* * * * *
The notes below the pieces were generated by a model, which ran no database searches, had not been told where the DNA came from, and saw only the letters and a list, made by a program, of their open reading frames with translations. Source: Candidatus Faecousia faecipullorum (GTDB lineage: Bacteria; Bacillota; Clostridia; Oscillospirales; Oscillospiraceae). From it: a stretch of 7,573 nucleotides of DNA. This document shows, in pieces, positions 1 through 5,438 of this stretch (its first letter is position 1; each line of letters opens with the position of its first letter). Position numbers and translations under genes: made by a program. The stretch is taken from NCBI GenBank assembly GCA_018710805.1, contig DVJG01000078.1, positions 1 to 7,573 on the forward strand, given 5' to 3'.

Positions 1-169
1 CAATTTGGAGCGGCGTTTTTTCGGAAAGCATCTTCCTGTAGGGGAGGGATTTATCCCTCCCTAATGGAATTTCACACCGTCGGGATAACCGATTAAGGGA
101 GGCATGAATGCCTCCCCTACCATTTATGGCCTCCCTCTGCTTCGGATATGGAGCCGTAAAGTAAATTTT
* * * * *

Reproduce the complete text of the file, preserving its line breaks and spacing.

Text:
The notes below the pieces were generated by a model, which ran no database searches, had not been told where the DNA came from, and saw only the letters and a list, made by a program, of their open reading frames with translations. Source: Candidatus Faecousia faecipullorum (GTDB lineage: Bacteria; Bacillota; Clostridia; Oscillospirales; Oscillospiraceae). From it: a stretch of 7,573 nucleotides of DNA. This document shows, in pieces, positions 1 through 5,438 of this stretch (its first letter is position 1; each line of letters opens with the position of its first letter). Position numbers and translations under genes: made by a program. The stretch is taken from NCBI GenBank assembly GCA_018710805.1, contig DVJG01000078.1, positions 1 to 7,573 on the forward strand, given 5' to 3'.

Positions 1-169
1 CAATTTGGAGCGGCGTTTTTTCGGAAAGCATCTTCCTGTAGGGGAGGGATTTATCCCTCCCTAATGGAATTTCACACCGTCGGGATAACCGATTAAGGGA
101 GGCATGAATGCCTCCCCTACCATTTATGGCCTCCCTCTGCTTCGGATATGGAGCCGTAAAGTAAATTTT